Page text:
“No entity could receive legitimacy without the support, endorsement of his excellency Ahmad Massoud, because he is the source of legitimacy today,” said Ali Nazary, who represents Mr. Massoud in the United States.
Mr. Massoud, the 32-year-old son of a legendary mujahedeen commander who led the fight against repeated Soviet offensives in the 1980s, is leading the resistance to the Taliban from the same valley from which his father operated.
But the struggle faces long odds, with resistance fighters surrounded by the Taliban and armed with dwindling supplies and no visible outside support. While Mr. Massoud has sought to position himself as the leader of the anti-Taliban battle, Amrullah Saleh, who was the vice president in the toppled government and is a former head of the National Directorate of Security and a former associate of the elder Massoud, last month proclaimed himself Afghanistan’s legitimate president.
Mr. Nazary said that “we are asking the United States to provide material support for our efforts, which would include shipment of offensive weapons,” and also not to give recognition to the Taliban.
Understand the Taliban Takeover in Afghanistan
Who are the Taliban? The Taliban arose in 1994 amid the turmoil that came after the withdrawal of Soviet forces from Afghanistan in 1989. They used brutal public punishments, including floggings, amputations and mass executions, to enforce their rules. Here’s more on their origin story and their record as rulers.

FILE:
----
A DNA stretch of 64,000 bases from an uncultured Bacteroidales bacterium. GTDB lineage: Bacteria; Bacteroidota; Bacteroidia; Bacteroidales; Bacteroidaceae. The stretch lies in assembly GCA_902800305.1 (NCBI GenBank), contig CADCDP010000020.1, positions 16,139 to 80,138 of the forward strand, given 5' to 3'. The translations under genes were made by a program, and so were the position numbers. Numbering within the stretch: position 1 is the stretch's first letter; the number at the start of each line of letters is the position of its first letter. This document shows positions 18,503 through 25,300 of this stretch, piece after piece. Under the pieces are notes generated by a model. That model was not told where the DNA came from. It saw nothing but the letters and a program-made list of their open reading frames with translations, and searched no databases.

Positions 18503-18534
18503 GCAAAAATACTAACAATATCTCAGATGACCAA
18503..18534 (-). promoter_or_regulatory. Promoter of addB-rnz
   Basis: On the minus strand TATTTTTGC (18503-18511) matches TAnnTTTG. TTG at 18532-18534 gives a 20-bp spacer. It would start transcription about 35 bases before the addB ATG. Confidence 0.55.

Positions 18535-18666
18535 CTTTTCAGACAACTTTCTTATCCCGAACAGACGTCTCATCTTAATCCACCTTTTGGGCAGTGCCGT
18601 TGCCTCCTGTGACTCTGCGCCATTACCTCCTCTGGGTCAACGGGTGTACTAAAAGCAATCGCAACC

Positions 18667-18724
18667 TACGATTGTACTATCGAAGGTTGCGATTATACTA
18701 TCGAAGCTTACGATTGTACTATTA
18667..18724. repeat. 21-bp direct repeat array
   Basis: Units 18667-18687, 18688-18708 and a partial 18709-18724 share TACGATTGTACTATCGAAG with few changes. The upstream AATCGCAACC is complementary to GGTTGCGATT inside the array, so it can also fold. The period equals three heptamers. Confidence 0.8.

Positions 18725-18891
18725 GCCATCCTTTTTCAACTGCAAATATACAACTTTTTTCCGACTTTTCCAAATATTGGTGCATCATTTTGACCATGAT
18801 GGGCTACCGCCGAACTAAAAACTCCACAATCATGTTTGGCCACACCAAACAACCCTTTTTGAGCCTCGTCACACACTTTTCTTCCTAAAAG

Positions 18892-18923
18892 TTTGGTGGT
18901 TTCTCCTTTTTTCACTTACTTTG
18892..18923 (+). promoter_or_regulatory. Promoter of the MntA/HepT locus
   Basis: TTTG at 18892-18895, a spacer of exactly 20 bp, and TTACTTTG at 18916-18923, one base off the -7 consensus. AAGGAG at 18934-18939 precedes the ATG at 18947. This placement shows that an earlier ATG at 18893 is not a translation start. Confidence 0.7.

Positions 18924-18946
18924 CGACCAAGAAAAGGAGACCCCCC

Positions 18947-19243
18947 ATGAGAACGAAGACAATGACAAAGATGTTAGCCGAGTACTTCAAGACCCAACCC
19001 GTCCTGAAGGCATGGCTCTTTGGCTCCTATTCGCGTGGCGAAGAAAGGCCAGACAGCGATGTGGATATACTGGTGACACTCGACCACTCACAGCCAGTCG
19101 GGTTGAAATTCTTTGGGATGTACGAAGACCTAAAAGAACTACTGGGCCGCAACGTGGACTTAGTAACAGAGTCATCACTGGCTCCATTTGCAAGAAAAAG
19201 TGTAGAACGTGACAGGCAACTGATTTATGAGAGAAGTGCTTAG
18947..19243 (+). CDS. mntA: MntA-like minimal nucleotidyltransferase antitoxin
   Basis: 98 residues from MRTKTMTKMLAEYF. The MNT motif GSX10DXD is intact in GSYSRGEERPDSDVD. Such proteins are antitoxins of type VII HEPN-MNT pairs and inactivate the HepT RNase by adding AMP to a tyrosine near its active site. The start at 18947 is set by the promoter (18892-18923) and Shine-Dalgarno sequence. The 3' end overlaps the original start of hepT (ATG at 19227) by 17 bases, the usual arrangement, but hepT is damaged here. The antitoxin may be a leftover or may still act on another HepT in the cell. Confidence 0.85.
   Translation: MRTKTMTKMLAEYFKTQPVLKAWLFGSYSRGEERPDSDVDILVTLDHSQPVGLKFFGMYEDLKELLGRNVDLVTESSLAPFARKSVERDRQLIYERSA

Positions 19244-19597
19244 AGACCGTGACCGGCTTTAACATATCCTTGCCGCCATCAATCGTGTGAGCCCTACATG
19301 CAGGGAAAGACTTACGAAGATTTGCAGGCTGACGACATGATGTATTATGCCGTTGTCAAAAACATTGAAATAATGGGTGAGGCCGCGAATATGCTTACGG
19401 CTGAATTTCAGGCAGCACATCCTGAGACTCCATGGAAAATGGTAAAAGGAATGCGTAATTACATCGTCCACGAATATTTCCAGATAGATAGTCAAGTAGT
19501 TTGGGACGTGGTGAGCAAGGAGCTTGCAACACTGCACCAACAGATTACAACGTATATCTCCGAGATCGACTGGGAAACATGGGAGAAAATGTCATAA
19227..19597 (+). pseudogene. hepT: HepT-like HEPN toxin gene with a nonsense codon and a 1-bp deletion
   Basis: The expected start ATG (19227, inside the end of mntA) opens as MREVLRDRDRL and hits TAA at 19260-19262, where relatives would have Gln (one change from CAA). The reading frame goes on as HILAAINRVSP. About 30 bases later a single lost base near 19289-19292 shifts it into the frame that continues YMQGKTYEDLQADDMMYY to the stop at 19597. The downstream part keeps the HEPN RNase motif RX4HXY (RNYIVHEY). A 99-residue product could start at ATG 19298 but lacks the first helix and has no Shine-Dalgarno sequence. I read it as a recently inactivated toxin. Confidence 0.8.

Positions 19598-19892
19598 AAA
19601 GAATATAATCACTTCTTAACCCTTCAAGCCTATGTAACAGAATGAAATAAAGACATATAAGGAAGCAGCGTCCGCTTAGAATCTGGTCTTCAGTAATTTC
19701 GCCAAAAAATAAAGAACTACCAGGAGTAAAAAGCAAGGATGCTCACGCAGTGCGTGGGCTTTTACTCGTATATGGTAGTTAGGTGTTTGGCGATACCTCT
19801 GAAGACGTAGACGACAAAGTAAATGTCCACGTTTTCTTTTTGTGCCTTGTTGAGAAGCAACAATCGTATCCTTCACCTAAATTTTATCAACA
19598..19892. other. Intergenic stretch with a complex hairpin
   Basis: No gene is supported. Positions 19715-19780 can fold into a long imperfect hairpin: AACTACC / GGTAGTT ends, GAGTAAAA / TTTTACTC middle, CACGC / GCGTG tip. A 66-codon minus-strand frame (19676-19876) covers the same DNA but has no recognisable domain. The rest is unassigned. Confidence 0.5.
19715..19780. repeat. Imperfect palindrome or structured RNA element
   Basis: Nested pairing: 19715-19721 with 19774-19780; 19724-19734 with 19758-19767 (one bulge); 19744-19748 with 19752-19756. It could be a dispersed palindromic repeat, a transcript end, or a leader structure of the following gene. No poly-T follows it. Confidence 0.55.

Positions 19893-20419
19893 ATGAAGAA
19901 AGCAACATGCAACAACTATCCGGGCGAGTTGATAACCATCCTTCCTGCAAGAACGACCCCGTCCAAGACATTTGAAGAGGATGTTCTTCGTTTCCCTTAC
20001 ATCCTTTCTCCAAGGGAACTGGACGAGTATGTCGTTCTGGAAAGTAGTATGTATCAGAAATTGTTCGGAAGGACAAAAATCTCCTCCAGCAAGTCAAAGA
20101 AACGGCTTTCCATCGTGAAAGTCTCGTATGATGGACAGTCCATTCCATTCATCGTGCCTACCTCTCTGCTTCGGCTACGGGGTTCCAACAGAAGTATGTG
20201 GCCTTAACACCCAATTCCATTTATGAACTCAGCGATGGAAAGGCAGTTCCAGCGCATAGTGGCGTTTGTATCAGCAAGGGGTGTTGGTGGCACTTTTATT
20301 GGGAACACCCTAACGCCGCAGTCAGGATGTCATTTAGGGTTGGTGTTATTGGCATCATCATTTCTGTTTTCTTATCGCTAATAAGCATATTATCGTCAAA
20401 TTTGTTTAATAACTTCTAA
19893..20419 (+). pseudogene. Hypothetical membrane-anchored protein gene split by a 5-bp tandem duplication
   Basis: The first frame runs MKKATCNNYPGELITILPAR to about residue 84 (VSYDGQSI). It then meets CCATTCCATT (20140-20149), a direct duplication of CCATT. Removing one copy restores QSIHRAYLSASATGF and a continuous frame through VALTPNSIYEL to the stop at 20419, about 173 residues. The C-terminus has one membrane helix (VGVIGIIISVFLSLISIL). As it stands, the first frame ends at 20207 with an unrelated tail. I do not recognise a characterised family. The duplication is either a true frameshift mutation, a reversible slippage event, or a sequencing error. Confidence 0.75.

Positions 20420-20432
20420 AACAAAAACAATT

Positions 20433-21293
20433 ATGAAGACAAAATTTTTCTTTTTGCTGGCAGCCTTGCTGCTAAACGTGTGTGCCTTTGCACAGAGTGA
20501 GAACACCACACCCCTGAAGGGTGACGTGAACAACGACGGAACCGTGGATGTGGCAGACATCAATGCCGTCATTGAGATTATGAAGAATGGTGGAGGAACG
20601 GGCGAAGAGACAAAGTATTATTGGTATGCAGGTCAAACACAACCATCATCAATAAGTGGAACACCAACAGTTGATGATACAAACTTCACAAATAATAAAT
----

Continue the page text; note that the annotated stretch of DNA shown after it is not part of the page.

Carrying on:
Mr. Nazary, who was involved in arranging the contract with Mr. Stryk, said they chose him because he was not part of “the establishment in D.C.,” which Mr. Nazary accused of appeasing the Taliban. He added that Mr. Stryk “truly believes in us and the Afghan people no matter how it affects his reputation.”
While Mr. Stryk has worked with Democratic lobbyists during the Biden administration, it is not clear the extent of his connections to President Biden’s national security apparatus, or what specifically he intends to do to win support for Mr. Massoud.
Mr. Stryk has represented a range of clients facing fraught legal and public relations problems, including Isabel dos Santos, the daughter of Angola’s former president who is accused of embezzling millions of dollars from a state oil company she once headed. And he had represented the government of the former Congolese president Joseph Kabila, which had faced American sanctions for human rights abuses and corruption, as well as the administration of President Nicolás Maduro of Venezuela, which the United States considers illegitimate, and a witness in the Russia investigation who pleaded guilty last year to possessing child pornography and sex trafficking a minor.